In 1796 he returned to England with a plan. He surrounded his estate with a twelve foot high wall which very much annoyed his fox-hunting neighbours, but Beckford was against bloodsports and also wanted a bit of privacy. He also wanted a new home, somewhere suitable to house his huge art collection – it would be a Gothic cathedral. Not a house that was a bit like a Gothic Cathedral, an actual massive Gothic cathedral with thirty-five foot high doors and a central tower that was three hundred feet tall. To help him with his plan he employed an extremely popular architect called James Wyatt. Wyatt was not on site quite as much as he perhaps should have been which left Beckford in charge of the project for quite a lot of the time. Wyatt’s design was amazing, it included different architectural styles to make it look as though it had been constructed over a long period of time. His preferred building materials though were timber and cement, which proved to be not such a great idea. Also Beckford was in a hurry to get it finished. He had five hundred labourers working day and night. He bribed four hundred and fifty more, who were supposed to be building new royal apartments at Windsor Castle, to come and work for him instead. He did this by increasing their ale ration. He commandeered every wagon in the area to transport his building materials. By way of compensation for this, when the weather was cold, he delivered free coal and blankets to the poor.
Whether it was due to the poor building materials or the drunken labourers isn’t clear, but parts of the building began to crumble almost as soon as they were completed. One Christmas, he insisted that the dinner be prepared and served at the Abbey, even though the mortar in the kitchen was still wet. As the servants carried the food into the dining room, the kitchen collapsed behind them. Then the huge central tower was destroyed in a gale. Far from being disheartened, Beckford appears to have enjoyed watching his house crumble as it gave him the opportunity to start building anew. When his tower collapsed for a second time, his only regret was that he wasn’t there to see it. The tower was rebuilt for the third time, this time in stone, and the building was declared finished in 1813.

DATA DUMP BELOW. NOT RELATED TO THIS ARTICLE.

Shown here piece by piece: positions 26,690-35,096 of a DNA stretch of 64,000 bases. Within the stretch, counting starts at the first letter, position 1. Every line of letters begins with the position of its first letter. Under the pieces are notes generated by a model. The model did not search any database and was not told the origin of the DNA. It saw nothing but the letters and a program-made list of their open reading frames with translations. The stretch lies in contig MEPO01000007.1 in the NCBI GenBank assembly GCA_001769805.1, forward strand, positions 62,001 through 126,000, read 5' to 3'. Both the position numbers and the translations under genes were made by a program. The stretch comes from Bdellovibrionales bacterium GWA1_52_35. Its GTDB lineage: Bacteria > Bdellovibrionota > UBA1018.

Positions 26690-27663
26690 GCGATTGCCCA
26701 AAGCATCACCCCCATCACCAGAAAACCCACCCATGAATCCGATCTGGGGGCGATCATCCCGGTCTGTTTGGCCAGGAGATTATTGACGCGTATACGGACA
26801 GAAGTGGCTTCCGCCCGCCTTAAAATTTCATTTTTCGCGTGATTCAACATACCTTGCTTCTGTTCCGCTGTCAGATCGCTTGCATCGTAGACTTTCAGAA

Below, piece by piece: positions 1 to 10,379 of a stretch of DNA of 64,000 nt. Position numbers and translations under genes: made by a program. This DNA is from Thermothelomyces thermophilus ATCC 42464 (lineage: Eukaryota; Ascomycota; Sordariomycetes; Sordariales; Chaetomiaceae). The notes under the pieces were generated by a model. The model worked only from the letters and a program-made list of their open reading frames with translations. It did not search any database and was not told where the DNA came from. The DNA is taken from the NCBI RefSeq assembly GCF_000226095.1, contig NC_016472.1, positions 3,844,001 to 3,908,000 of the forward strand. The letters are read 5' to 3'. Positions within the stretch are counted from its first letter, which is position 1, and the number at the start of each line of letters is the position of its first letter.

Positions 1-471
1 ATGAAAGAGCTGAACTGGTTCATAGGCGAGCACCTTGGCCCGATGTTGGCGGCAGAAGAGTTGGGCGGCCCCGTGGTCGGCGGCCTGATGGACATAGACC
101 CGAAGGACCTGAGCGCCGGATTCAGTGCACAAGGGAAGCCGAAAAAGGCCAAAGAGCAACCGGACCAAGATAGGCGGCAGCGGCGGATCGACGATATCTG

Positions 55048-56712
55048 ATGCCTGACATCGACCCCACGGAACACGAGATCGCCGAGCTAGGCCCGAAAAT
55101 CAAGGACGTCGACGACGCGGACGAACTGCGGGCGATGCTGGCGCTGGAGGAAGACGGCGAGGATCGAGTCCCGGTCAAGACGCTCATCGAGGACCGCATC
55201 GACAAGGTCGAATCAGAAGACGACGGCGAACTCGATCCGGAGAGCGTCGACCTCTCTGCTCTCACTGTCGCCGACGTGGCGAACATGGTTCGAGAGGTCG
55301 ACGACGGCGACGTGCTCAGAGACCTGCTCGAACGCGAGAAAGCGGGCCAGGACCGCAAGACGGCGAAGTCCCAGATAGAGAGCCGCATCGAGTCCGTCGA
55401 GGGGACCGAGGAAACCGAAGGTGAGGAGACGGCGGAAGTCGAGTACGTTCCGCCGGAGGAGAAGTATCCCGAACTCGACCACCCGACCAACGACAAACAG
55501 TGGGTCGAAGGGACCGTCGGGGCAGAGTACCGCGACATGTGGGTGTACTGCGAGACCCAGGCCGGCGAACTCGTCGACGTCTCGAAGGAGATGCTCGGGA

Beckford lived alone in his enormous house, excepting his servants and four dogs which I read were called Nephew, Tring, Mrs Fry and Viscount Fartleberry, I really hope that’s true. He didn’t have very many guest either. His neighbours were extremely curious, but because of his relationship with William Courtenay and subsequent exile, they still held him in disgrace. They would attempt to visit whilst he was away. If he heard about it, he would rush home and provide a banquet for them, knowing that etiquette would compel them to stay, even though it also compelled them to shun him. Lord Nelson and Lady Hamilton dined there in 1800 and were met at the thirty-five foot high front door by a dwarf. Beckford kept an odd collection of boy servants, a harem possibly, to whom he gave nicknames such as Pale Ambrose, Miss Butterfly and Mr Prudent Well Sealed Up.
When at last this immensely wealthy man was stuck for money he sold his Abbey to an arms dealer called John Farquar in 1822. The tower collapsed again in 1825, taking part of the west wing with it. Beckford moved to Lansdown Crescent in Bath, where he had another tower built to house his treasures. It is still standing, you can even hire it out as a holiday home. Beckford died in 1844 and, after resting for four years at Bath Abbey cemetery, was reburied close to his Lansdown Tower in a tomb which is inscribed with a line from his novel Vathek: “Enjoying humbly the most precious gift of heaven to man – Hope”.